Wake: Up to Poetry
Smartphones and Tablets and E-Readers, Oh My!
At the Wake Forest Press, we have been closely following the debate over e-books and posting articles waged from both sides of this war. Endless questions have been raised, and very few definite answers have been provided. In his recent article “The Way We Read Now,” New York Times book critic Dwight Garner made it his mission to take on the overwhelming, rapidly growing world of electronic books. Garner, unlike many figures in the literary world, is quite open to the e-book revolution. He doesn’t take a firm stand promoting or bashing e-books, and he does not think that this debate needs to be such a brawl. Before exploring e-books, Garner divided electronic readers into three categories- the smartphone, the e-reader, and the tablet. Using his iPhone, Amazon Kindle, and iPad as test dummies, he set out to determine which types of literature, if any, worked best on each device.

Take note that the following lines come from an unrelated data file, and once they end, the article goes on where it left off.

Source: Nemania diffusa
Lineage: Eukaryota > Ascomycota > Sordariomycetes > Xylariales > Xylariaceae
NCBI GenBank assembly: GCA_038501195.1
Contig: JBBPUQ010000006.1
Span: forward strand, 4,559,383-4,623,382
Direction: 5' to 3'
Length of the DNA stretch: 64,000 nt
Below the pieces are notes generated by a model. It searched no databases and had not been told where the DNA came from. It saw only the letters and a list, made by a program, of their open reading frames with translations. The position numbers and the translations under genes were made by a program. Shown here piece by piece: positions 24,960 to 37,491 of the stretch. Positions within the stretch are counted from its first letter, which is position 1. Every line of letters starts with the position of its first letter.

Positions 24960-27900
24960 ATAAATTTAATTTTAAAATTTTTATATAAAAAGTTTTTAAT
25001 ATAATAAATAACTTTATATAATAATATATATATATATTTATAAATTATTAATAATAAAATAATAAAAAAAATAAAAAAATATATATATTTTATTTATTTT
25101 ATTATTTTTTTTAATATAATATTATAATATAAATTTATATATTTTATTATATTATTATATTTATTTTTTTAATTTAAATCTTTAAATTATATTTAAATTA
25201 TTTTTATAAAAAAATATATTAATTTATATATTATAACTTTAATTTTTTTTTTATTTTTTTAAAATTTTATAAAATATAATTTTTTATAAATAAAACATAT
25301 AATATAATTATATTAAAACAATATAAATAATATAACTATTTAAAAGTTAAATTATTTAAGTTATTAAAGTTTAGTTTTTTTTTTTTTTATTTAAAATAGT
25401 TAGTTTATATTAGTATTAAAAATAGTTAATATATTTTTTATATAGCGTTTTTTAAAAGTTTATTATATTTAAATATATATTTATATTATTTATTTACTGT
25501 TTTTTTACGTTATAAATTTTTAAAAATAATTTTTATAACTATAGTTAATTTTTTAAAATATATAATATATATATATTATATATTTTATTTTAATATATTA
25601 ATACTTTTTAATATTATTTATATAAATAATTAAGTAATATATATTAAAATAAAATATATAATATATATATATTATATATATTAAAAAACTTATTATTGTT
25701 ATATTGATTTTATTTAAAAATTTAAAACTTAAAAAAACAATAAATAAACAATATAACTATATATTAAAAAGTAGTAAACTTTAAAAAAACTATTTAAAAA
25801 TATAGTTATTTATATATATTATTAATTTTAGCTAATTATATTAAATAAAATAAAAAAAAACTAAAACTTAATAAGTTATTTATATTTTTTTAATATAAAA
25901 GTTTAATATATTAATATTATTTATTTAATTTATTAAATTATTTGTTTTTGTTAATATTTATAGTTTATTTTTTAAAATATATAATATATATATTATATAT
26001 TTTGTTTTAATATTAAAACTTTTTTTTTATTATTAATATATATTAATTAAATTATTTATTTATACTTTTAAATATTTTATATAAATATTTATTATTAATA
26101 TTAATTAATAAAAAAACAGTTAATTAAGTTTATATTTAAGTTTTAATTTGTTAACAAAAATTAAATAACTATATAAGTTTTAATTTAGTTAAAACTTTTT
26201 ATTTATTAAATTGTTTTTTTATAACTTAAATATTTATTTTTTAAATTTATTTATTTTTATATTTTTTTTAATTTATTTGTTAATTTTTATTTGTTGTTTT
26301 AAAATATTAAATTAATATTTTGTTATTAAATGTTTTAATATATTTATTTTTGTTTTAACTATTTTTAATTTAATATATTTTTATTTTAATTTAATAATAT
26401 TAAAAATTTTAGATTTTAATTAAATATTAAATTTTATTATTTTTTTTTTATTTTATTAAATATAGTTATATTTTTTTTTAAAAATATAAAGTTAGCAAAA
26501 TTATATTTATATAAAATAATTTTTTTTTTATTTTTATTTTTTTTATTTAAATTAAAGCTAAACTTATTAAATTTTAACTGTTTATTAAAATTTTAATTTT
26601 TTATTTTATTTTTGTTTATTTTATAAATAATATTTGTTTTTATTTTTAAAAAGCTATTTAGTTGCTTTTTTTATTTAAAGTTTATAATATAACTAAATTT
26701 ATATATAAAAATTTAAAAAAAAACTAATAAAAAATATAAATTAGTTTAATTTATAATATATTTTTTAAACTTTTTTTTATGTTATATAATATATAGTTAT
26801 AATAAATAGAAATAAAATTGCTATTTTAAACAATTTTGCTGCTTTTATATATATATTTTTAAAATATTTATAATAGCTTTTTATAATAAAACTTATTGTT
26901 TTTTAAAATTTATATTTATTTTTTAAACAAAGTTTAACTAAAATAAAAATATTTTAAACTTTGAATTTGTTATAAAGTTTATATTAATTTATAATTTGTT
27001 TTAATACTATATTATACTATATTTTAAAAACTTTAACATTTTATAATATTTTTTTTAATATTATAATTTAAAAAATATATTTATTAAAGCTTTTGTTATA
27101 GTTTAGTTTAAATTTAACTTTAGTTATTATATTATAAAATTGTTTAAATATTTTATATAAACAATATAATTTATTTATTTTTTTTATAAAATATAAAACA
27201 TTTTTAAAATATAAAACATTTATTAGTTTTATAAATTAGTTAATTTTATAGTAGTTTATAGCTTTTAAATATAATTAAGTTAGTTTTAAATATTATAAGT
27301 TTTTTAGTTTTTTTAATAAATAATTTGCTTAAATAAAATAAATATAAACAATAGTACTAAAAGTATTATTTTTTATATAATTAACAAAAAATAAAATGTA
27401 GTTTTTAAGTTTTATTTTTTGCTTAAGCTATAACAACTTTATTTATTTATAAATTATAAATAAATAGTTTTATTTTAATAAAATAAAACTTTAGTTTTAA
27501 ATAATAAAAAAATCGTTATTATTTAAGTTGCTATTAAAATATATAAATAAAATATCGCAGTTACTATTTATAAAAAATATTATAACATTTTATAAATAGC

After experimenting with these different platforms, Garner came to the following conclusions. Smartphones are perfect for journalism, quick news updates, and audio books. E-readers, such as the Amazon Kindle, provide the intimacy between reader and text that is experienced with paper books. “In reading, like love, fidelity matters,” Garner wrote. The Kindle, which has no backlight, feels most like reading straight from a paper book. On the iPad, Garner found that lengthy non-fiction books worked best. In many electronic versions of such books, the footnotes contain links to sources and other relevant tidbits to enhance the reader’s understanding of the book.
Garner also tried reading poetry on each type of device. His final verdict? Poetry should stick to paper. He says:
“There’s not enough white space, nor silence. The poems seem shrunken and trapped, like lobsters half-dead in a supermarket glass-pen, their claws rubber-banded. Poems should be printed on paper, or carved onto the dried husks of coconuts, so one can hoard them.”